Still taught today, the 5 Ws of “who, what, where, when and why” remain the gold standard of good journalism.

The more one thinks about it, the more obvious it may become that this mantra fits better than O. J.’s glove when it comes to our family history work. It is also why my family tree is chockablock with information and articles from GenalogyBank.com.

My Great Grandfather Was Robbed!

One particularly interesting example of the 5 Ws at work is the article I found on my great grandfather from an 1898 newspaper.

Vicha Held Up, Plain Dealer newspaper article, 24 November 1898

Plain Dealer (Cleveland, Ohio), 24 November 1898, page 3

As you can see, the very first sentence offers me all 5 Ws by telling me my great grandfather (even giving me his employment for good measure) was robbed for a loss of $1.35 on Forest Street on Tuesday night. There you have all five: Who (Joseph Vicha), What (robbery), Where (on Forest Street), When (Tuesday night) and Why (for $1.35). I love that this old newspaper article has lots of great genealogical information and a nifty snapshot of a day in the life, albeit a bad one, of my great grandfather.

My Cousin’s Home Was Attacked during a Strike

Another example of the 5 Ws being clearly presented, although not in the first sentence of the article, is one I discovered about my cousin in a 1911 newspaper.

Woman Declares Life Is in Danger, Plain Dealer newspaper article 30 September 1911

Plain Dealer (Cleveland, Ohio), 30 September 1911, page 4

This historical newspaper article describes how my cousin Anna Tussel’s home was attacked during the confrontations over a garment workers’ strike (her house was sprayed with tar, “blackening the windows and doors”). This article provides another snapshot of an ancestor’s life and gives information on her home address at the time, and more.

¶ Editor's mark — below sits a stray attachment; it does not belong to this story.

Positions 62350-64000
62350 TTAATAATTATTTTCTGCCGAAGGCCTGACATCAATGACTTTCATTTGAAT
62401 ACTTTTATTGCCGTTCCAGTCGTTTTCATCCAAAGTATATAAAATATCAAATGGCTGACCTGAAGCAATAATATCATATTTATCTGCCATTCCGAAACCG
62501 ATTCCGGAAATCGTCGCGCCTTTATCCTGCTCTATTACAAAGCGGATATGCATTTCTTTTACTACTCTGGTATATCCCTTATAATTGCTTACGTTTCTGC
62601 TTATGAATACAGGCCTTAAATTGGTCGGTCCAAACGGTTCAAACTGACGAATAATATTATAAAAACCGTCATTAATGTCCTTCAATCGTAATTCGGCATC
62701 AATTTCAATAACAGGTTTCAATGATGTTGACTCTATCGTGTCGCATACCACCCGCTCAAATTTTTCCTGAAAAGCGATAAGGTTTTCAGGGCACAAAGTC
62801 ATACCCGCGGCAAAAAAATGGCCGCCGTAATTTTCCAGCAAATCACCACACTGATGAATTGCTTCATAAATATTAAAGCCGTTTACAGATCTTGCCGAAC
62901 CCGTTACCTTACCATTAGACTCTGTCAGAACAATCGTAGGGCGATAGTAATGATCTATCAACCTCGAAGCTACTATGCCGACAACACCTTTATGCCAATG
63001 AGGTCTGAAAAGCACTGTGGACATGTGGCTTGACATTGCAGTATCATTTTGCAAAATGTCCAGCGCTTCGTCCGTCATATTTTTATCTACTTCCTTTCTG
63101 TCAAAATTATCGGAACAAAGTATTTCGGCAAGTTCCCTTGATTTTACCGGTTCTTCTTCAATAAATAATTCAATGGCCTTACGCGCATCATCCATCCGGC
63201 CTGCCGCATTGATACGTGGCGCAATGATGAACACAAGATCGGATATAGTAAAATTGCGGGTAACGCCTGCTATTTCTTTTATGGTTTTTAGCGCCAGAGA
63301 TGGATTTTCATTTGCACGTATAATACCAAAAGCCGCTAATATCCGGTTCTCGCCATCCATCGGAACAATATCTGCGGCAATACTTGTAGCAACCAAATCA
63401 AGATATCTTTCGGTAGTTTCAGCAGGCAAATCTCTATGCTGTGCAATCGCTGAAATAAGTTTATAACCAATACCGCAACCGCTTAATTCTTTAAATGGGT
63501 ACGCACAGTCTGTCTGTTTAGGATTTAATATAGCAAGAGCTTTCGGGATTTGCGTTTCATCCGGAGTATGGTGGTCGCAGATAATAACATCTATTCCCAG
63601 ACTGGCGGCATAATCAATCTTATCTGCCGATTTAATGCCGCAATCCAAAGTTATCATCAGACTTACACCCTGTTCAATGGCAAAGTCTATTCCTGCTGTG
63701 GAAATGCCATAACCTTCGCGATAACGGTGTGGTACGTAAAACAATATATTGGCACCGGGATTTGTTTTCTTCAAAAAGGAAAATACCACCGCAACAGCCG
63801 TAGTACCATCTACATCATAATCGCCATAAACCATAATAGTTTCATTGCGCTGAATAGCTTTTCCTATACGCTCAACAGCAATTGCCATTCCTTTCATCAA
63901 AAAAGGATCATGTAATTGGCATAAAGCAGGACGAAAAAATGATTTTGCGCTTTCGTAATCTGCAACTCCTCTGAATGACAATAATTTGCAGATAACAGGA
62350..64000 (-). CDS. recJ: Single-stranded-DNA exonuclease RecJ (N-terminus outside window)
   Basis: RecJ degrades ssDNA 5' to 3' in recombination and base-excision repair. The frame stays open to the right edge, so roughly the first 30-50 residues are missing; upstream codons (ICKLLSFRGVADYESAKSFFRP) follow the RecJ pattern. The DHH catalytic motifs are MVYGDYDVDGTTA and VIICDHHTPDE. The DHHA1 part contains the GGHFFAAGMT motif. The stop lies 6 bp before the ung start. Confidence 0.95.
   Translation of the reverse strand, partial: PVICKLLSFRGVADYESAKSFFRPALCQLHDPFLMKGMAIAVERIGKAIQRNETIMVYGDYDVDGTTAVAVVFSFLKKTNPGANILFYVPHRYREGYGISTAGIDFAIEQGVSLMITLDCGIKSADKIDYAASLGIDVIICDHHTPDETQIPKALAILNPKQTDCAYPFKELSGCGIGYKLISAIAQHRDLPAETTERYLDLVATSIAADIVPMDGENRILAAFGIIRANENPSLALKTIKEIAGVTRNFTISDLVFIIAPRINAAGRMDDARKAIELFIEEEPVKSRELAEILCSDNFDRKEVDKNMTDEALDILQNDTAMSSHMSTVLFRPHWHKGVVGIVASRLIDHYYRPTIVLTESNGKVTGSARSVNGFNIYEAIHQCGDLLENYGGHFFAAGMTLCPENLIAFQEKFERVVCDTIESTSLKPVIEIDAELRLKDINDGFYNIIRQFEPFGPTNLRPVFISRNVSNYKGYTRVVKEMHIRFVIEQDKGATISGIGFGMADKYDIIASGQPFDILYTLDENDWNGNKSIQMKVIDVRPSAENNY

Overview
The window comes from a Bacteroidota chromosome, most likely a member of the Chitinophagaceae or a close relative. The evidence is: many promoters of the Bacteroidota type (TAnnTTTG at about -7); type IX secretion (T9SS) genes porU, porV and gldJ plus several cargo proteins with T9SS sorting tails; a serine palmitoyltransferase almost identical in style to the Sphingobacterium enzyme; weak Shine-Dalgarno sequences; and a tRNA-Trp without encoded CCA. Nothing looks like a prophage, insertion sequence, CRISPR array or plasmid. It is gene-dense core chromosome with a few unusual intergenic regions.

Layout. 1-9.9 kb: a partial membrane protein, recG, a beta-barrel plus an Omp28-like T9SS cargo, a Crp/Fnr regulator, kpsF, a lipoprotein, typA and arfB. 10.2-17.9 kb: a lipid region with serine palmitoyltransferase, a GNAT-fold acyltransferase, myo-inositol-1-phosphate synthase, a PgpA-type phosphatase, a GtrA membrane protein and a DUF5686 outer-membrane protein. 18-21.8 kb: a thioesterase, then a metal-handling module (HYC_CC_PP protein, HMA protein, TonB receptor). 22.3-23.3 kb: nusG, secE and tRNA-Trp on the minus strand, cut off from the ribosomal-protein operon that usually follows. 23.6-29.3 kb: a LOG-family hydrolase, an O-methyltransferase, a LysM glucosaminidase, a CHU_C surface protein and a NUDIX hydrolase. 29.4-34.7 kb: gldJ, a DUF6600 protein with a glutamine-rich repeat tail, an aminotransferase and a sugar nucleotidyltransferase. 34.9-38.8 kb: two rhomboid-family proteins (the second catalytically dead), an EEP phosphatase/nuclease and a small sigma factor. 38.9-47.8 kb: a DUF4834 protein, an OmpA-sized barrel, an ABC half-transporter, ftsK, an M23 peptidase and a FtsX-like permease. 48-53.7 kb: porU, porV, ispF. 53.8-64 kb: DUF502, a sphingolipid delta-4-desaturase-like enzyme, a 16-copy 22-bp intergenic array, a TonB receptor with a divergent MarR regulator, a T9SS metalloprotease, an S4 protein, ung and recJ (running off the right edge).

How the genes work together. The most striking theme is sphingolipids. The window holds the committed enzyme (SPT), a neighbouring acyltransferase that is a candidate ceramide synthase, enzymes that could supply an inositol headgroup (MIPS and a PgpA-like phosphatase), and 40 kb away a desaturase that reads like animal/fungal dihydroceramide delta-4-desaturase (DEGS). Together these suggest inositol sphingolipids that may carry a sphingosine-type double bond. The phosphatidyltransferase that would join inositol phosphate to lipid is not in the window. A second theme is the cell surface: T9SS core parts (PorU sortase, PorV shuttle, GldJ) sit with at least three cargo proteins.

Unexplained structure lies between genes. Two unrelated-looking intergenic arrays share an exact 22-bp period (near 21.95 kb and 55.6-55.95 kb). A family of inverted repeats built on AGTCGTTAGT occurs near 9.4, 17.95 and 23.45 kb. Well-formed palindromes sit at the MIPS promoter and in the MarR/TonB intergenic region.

The use of the 5 Ws can also be a huge help in ruling out similarly-named folks, through the reporting of addresses, middle initials, employment, and more.

My Sister’s Wedding

Plus every so often you can also get a little treat closer to home, as I did when I was working on a branch of my in-laws and a newer article caught my eye. This article from a 1967 newspaper treated me to a nice account of my own sister’s wedding. Given that my brother-in-law and his parents have now all passed away, it was especially nice to get all the information contained in this old newspaper article.

Karen Phillips Married to David Berry, Plain Dealer newspaper article 18 June 1967

Plain Dealer (Cleveland, Ohio), 18 June 1967, page 117

So dig into those newspaper archives and when you find your next great article join me in thanking Hermagoras of Temnos!